NCAA president Mark Emmert doesn't want to get into the slippery slope that is paying players, but he's also acknowledged that changes need to be made to the scholarships athletes are given.
During the national convention of the Black Coaches and Administrators in Tampa Bay last week, Emmert said he'd sit down with college administrators to determine how to supplement scholarships to cover the rising cost outside of the standard tuition.
"The critical notion is that we need to explore whether or not we should be providing in our grant-in-aid the full cost of attendance," Emmert told the group. "It's not a stipend. It's not pay. It's up to a number that the federal government approves as the cost of attendance for financial aid packages. The gap between that and what student-athletes get now tends to be a couple thousand dollars per year."
Emmert discussed the possibility of giving more money to players after commissioners such as Jim Delany and Mike Slive said they supported giving players a stipend -- or pay-for-play. However, while such a proposal might be feasible for the major conferences, the nonautomatic qualifying schools might find themselves priced out when it comes to recruiting since they don't make nearly as much money as their big six counterparts.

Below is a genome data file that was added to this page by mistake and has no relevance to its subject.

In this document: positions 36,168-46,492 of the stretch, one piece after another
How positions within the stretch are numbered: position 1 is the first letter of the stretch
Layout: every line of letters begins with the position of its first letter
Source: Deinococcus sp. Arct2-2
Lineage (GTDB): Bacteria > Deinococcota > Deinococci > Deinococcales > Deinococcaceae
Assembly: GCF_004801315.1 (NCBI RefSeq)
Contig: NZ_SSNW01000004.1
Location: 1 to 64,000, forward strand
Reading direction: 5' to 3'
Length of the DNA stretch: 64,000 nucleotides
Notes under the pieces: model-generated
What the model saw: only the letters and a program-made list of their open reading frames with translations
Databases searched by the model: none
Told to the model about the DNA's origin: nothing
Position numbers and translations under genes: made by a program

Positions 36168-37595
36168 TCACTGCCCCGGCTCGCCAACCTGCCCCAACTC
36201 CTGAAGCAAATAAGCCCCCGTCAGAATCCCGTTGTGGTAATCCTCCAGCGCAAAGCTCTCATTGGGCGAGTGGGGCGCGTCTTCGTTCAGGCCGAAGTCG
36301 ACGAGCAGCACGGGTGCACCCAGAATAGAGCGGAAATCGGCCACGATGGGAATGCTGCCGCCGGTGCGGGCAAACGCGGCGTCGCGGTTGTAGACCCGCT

Emmert told 790 the Zone in Atlanta on Tuesday that he had no desire to remove the amateur status from student-athletes.
"I'm as adamant as I've ever been about having student athletes be students. We do in fact provide it to many of our universities - full cost of attendance scholarships and financial aid. It's really consistent with everything that goes on inside of universities and it wasn't widely covered in the media. This was something I've been talking about again for six months. The notion of converting student athletes to employees and providing them with a salary and changing their status from one student athlete to 'quasi-professional' that's where I draw the line and I draw it sharply."
Emmert told the Black Coaches and Administrators that he planned to hold a retreat for college presidents and administrators in August in Indianapolis, to discuss ways to provide more financial help to student athletes without blurring the line between amateur and professional status.
But similar to trying to pay players, the cost of adding to each scholarship will still have financial repercussions on schools that don't bring in the revenue of juggernauts such as Texas and Florida.
"For some schools, that would be a severe financial hardship," Emmert said. "They just don't have the resources to do it. But others, it wouldn't be. The question is can we make it permissive to allow schools that have the resources to do it. The concern, of course, is, 'Well, does that provide them with a competitive advantage?' So we need to think that through. On the other hand, denying support that could be very valuable to a student because some can afford it and some can't doesn't seem right either. So we've got to find the right balance."